De Jong: "European Court protects lobbyists"

30 June 2010

De Jong: "European Court protects lobbyists"

The SP has described as 'disappointing' yesterday's decision on transparency by the European Court of Justice (ECJ). The case concerned Bavarian Lager beer, but has gained wider significance, becoming a symbolic action in relation to greater access to documents. The ECJ ruled that the European Commission may refuse access to documents on the grounds that revealing identity could have consequences for lobbyists' private lives. "It's a pity that the Court has in this way missed a major chance to increase transparency," says SP Euro-MP Dennis de Jong.

Dennis de JongLobbyists will, De Jong argues, gain unnecessary protection as a result of this decision. "They always act in the name of an organisation and not as private individuals. But it's also of interest to know whether negotiations involved the director of a firm or a junior member of staff, in order to have an idea of the weight of a particular lobby. This information will now be withheld."

The ECJ's ruling is remarkable when one considers that the initial judgement from Advocate General Eleanor Sharpston took the opposite position. Her advice was not adopted by the Court, as a result of which it will remain possible to leave important information out of publicly accessible documents.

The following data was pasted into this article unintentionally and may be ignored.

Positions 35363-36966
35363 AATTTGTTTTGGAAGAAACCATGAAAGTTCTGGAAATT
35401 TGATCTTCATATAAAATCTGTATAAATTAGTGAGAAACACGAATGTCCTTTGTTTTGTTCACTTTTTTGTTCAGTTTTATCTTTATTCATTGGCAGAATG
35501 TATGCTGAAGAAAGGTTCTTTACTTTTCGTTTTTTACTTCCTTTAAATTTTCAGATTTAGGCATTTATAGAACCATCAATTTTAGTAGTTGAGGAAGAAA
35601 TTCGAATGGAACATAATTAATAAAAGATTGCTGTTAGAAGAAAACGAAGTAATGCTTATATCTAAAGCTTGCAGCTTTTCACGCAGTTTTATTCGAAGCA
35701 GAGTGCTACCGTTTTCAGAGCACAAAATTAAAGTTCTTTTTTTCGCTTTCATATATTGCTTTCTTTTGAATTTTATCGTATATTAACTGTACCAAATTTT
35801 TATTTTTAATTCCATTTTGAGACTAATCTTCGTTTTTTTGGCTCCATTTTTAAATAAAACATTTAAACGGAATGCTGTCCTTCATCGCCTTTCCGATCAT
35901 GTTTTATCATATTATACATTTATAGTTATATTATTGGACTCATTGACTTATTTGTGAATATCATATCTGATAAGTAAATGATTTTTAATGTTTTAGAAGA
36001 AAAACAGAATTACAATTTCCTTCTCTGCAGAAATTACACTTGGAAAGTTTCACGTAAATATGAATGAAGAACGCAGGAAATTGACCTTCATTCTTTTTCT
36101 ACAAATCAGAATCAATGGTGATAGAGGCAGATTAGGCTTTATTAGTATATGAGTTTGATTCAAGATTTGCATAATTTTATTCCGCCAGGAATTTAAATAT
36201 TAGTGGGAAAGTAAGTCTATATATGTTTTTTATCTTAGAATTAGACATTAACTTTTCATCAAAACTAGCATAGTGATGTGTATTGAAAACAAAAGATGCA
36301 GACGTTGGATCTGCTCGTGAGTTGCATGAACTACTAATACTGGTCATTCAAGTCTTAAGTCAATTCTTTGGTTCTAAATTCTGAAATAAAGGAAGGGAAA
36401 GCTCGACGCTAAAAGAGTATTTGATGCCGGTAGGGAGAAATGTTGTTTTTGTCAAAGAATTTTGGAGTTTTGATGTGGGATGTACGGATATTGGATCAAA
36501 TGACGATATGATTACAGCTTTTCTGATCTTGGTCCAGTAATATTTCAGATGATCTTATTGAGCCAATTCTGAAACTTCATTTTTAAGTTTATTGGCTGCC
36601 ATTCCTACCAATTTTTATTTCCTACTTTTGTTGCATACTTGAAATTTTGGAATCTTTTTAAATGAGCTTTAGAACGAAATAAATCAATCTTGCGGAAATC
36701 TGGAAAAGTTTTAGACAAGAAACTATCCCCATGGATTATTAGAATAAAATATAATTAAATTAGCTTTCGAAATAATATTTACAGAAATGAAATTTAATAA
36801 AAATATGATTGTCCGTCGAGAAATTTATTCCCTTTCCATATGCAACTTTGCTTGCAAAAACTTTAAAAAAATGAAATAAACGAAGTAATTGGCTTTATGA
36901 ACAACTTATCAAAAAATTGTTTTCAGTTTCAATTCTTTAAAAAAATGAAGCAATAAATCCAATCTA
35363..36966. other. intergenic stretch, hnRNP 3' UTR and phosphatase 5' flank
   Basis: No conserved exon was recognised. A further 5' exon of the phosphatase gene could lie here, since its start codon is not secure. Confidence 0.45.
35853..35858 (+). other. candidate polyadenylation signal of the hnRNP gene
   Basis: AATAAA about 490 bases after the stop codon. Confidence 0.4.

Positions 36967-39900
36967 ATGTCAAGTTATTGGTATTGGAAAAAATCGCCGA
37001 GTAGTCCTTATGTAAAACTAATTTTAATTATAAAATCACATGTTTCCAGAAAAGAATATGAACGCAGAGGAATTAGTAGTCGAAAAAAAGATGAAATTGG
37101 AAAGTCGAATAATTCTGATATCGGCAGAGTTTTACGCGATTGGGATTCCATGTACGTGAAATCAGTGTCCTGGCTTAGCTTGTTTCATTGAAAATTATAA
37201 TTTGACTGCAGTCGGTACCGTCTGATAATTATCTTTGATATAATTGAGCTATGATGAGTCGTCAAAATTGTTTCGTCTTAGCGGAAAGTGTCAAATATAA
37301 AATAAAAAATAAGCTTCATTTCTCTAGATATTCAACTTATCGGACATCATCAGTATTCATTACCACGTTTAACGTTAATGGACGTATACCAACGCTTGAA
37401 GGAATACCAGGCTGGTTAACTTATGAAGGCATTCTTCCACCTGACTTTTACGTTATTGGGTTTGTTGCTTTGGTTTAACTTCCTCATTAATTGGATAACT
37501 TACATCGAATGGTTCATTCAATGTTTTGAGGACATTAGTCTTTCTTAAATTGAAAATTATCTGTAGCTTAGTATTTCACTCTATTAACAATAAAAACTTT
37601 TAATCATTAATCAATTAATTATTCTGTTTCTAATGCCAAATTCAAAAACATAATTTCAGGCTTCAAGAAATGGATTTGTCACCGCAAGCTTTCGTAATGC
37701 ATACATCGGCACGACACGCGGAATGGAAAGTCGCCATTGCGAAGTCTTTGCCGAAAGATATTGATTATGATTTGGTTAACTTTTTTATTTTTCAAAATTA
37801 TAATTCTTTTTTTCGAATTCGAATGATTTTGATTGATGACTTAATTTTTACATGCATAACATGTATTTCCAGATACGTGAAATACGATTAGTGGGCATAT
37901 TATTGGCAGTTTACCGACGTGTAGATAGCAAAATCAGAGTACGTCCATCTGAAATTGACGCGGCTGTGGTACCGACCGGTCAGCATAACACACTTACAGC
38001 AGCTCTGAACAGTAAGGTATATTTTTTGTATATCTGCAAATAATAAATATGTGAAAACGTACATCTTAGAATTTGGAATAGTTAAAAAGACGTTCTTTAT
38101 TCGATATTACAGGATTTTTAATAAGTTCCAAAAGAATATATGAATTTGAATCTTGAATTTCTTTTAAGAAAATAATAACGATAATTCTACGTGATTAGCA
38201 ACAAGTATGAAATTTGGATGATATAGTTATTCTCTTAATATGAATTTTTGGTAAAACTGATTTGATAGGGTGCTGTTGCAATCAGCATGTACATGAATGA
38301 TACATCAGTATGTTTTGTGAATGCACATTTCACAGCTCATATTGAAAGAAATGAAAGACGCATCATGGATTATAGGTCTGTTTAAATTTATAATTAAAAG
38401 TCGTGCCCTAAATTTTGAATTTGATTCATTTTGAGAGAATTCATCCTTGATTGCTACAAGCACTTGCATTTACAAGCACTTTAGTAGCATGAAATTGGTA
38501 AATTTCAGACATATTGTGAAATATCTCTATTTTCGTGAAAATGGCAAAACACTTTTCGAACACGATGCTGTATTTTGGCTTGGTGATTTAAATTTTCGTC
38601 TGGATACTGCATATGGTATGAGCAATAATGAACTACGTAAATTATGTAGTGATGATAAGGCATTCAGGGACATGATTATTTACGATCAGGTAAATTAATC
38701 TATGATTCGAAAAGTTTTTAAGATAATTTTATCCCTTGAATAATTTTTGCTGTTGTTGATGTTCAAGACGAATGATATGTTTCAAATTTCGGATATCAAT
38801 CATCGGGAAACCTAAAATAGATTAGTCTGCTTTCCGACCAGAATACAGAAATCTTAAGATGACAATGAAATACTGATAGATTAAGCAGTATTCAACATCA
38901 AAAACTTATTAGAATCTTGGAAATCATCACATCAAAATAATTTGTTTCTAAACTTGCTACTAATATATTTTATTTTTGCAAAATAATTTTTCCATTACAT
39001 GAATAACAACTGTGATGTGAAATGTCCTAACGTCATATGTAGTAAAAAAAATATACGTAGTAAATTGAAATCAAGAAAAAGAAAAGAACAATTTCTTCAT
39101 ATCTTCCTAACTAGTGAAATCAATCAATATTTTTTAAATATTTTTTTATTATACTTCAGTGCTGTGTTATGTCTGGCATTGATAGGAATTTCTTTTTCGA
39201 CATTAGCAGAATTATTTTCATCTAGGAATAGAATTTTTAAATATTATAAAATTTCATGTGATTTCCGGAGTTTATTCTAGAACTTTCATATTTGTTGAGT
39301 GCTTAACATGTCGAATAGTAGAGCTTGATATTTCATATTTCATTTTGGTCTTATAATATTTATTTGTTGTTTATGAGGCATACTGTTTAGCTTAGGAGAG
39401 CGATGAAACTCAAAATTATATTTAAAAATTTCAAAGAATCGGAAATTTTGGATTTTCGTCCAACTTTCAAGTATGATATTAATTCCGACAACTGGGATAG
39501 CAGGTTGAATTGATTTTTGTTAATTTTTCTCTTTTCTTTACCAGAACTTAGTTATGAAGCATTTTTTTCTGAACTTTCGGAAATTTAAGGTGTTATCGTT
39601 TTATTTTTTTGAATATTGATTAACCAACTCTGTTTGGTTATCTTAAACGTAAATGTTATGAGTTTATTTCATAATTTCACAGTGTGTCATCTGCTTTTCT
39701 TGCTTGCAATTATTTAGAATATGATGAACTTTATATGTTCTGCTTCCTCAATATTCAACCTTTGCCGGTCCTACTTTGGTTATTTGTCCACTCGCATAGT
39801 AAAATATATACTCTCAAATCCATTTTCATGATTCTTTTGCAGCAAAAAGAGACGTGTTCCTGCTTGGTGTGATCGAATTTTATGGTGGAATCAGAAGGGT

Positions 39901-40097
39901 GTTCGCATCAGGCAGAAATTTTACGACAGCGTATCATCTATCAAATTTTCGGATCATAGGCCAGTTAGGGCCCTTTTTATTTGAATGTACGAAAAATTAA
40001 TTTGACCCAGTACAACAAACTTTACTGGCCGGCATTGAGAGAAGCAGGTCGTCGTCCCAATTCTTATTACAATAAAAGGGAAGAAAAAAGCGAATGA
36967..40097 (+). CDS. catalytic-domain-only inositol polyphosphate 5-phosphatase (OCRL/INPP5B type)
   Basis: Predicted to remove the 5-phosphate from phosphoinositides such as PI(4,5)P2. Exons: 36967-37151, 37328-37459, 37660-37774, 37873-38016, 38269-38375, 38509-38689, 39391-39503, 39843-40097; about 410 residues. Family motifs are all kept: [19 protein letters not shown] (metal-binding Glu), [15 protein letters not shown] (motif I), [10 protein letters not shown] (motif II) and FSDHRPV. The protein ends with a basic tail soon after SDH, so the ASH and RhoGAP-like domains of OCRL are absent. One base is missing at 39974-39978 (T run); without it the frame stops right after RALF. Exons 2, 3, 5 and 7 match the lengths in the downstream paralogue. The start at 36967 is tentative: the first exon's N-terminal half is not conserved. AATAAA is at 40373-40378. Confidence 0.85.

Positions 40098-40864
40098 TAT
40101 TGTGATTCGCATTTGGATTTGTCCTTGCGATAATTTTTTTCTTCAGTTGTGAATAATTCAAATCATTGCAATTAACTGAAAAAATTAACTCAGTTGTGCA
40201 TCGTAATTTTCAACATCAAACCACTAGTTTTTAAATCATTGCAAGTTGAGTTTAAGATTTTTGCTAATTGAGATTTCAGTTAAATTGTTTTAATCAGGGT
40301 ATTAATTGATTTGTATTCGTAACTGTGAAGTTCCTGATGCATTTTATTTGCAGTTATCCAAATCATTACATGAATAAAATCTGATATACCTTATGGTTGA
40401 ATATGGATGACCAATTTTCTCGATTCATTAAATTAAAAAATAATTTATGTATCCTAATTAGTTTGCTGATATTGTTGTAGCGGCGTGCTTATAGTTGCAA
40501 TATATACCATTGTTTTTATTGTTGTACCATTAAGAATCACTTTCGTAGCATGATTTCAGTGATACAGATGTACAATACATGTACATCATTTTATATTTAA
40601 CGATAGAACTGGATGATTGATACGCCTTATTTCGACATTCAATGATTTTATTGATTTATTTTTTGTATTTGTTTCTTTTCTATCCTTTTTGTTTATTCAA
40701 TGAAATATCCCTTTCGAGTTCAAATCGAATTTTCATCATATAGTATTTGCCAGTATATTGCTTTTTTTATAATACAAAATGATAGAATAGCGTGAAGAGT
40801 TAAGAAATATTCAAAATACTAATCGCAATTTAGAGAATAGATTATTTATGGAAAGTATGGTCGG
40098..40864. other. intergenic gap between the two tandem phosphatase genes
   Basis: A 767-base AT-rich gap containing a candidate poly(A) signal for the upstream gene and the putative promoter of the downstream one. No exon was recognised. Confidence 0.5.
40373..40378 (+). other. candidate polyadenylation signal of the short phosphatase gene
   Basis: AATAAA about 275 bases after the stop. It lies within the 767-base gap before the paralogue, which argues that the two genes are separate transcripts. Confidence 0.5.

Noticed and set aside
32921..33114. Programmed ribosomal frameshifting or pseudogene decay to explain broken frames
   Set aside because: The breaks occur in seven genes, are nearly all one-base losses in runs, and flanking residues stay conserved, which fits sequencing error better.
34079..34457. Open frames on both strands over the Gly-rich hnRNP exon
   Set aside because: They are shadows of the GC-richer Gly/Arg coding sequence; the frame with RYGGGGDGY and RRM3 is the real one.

"There is a great deal of criticism of the manner in which the European Union consults expert opinion," De Jong points out. "That the Commission wants to prevent access to experts' identity will of course not help deflect such criticism. It's extremely disappointing." The SP is a strong supporter in the European Parliament of greater transparency and has established an action plan by which this goal might be reached. A more democratic Europe, the SP argues, should begin with a more transparent Europe.

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